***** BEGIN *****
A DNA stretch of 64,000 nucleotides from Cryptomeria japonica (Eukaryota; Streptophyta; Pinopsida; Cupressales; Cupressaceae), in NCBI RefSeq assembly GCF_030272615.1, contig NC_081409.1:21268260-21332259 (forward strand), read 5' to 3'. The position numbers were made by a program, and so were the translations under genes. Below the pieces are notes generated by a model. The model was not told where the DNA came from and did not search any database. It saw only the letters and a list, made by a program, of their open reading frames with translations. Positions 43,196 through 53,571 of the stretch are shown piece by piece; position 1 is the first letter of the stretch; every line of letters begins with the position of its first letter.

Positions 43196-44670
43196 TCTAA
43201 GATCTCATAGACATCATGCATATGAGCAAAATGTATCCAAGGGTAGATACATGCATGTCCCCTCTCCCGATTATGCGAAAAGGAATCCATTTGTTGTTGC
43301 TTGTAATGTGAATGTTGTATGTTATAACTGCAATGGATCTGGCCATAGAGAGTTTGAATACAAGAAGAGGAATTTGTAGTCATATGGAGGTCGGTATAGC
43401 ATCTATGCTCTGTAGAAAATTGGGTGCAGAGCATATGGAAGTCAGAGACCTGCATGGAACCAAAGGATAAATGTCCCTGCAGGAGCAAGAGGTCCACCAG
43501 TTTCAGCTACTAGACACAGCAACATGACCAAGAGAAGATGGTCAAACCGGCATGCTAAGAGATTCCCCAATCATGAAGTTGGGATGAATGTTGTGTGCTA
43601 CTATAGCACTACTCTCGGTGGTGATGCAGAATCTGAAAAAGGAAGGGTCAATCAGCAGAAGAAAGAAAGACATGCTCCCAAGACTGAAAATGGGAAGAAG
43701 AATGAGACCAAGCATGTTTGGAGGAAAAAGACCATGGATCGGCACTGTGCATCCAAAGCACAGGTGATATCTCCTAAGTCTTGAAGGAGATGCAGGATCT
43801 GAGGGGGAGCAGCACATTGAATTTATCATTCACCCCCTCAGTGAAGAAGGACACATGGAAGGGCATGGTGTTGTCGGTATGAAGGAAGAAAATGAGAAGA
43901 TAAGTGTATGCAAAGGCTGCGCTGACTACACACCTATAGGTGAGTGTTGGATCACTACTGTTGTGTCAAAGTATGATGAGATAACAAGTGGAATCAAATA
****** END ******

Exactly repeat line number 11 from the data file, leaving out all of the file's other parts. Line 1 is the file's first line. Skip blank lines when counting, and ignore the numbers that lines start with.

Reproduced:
43901 TAAGTGTATGCAAAGGCTGCGCTGACTACACACCTATAGGTGAGTGTTGGATCACTACTGTTGTGTCAAAGTATGATGAGATAACAAGTGGAATCAAATA